From Sarasota’s Herald-Tribune Editorial – County should fund Guardian’s Monitor. “Monitor would be the eyes and ears of the court.”
Florida’s adult-guardianship system will be improved by the Legislature’s passage of House Bill 5.
That law, filed by Rep. Kathleen Passidomo — a Republican from Naples — and signed by Gov. Rick Scott, will help protect incapacitated adults from exploitation or abuse. It tightens guardianship law, clarifies the duties of state-appointed guardians, includes criminal penalties for wrongdoing and requires more notice of emergency, temporary guardianship proceedings.
But laws are only as good as their oversight and enforcement and, too often, large caseloads make it difficult for the ultimate enforcers in the process — judges — to routinely assess cases or dig deeply into complaints from wards or their families.
Charles Williams, the circuit judge who handles adult guardianships in the probate courts for Manatee and Sarasota counties, understands the challenges.
That understanding is why Judge Williams and court administrator Walt Smith recently proposed that Sarasota County provide the funding to hire a guardianship monitor. This person would, Williams said, serve as “the eyes and ears of the court,” investigating complaints and informing the judge about the findings. The monitor would, Williams told us, help him achieve another goal — to create a standard process for regularly reviewing guardianship cases, regardless of whether real or perceived problems have been cited.
As Williams noted, guardianship cases are not static — the financial, physical and emotional states of wards change, as do their needs. Of course, the guardians themselves are charged with acting in the best interests of the wards, but the monitor would provide independent evaluations and assessments directly to the judge. This level of scrutiny is important, since guardianship cases can be difficult for courts to sort out because of conflicting evidence, family feuds and ambiguity about a ward’s mental state.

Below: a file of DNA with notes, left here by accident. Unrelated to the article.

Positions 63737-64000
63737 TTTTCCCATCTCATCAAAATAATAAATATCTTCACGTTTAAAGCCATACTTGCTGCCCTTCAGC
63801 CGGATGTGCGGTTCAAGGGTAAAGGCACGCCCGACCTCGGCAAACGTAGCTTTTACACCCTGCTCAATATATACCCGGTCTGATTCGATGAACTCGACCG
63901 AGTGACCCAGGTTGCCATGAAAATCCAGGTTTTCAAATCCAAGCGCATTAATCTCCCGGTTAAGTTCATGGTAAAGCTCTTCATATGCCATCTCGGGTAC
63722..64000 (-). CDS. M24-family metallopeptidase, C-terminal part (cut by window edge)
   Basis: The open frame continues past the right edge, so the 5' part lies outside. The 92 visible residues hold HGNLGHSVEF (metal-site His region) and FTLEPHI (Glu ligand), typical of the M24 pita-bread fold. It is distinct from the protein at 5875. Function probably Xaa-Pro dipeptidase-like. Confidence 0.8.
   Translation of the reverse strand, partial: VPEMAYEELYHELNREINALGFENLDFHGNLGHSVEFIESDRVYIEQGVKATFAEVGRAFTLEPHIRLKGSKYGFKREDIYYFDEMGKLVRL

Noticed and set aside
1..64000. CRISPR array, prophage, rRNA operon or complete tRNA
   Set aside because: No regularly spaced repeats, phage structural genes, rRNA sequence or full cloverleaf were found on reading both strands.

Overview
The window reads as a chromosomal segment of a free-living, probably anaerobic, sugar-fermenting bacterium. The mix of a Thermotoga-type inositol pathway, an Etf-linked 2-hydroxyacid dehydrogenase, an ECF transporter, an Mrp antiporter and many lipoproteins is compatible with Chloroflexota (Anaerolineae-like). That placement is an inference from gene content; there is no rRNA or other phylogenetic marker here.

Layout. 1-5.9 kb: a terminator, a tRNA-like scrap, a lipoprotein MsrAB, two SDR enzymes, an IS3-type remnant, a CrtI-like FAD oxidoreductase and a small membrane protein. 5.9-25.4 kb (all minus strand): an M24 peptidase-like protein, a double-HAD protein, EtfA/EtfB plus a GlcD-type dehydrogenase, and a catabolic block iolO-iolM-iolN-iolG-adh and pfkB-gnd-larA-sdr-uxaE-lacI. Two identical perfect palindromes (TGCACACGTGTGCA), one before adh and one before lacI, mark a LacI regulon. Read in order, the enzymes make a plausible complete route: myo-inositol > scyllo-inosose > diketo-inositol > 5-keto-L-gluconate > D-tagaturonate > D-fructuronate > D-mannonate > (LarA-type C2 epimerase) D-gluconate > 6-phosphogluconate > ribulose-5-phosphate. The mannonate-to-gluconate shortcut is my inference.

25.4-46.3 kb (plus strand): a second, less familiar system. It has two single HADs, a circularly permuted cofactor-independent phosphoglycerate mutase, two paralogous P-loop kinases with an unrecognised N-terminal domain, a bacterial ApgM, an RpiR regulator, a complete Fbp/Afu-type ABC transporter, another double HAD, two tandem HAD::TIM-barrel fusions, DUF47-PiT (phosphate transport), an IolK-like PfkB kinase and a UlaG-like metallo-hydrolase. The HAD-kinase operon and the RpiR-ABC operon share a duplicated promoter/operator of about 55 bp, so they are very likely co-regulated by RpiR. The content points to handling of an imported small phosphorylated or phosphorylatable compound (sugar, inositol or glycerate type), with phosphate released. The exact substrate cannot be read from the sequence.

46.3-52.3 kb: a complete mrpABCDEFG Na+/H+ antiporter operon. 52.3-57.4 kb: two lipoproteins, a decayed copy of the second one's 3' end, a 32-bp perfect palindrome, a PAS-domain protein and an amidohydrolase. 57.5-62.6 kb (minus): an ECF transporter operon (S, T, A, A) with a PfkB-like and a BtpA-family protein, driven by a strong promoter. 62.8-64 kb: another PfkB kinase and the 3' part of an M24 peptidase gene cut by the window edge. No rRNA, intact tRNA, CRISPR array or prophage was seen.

Williams added, and we have written previously, that many guardians work hard and act selflessly to serve the best interests of people who cannot care for themselves. But the stakes in these cases are high and the number of them has increased with a growing, aging population and the prevalence of dementia and Alzheimer’s disease.
There are, sadly, all too many ways to exploit the elderly, from complex investment scams to simple theft. Those are among the reasons that guardianship laws were created. But when guardianships themselves become a form of abuse — draining elders’ crucial financial assets in the twilight years — it’s time for reforms.
In previous editorials, we cited the need to strengthen independent oversight. The proposal by Williams, one of the 12th Judicial Circuit’s best judges, and Smith, the longtime administrator, would help Sarasota County and the courts provide stronger monitoring at a reasonable annual cost (estimated at $40,000).
We hope the County Commission approves this modest request, as part of its budget, because it has the potential to assist elders and their families, and head off costly litigation.
Furthermore, the idea is consistent with the commission’s endorsement of a community-based effort to gain an official “Age Friendly Community” designation for Sarasota County. Ensuring that the court system has adequate resources to monitor guardianships would be a positive development, not only for elderly people who have become wards of that state but for their children and the community.
If the position in Sarasota is funded and its implementation successful, it could serve as a model for other counties — Manatee in particular. (Smith said he and Williams missed the budget-request deadline in Manatee, but would consider making a proposal next year.)
The fact that Williams is the circuit’s chief judge, and handles guardianships and probate in both counties, places him in an ideal position to assess outcomes and provide accountability.
We hope Sarasota County funds the guardianship-monitor position and, assuming that it succeeds, other counties follow suit.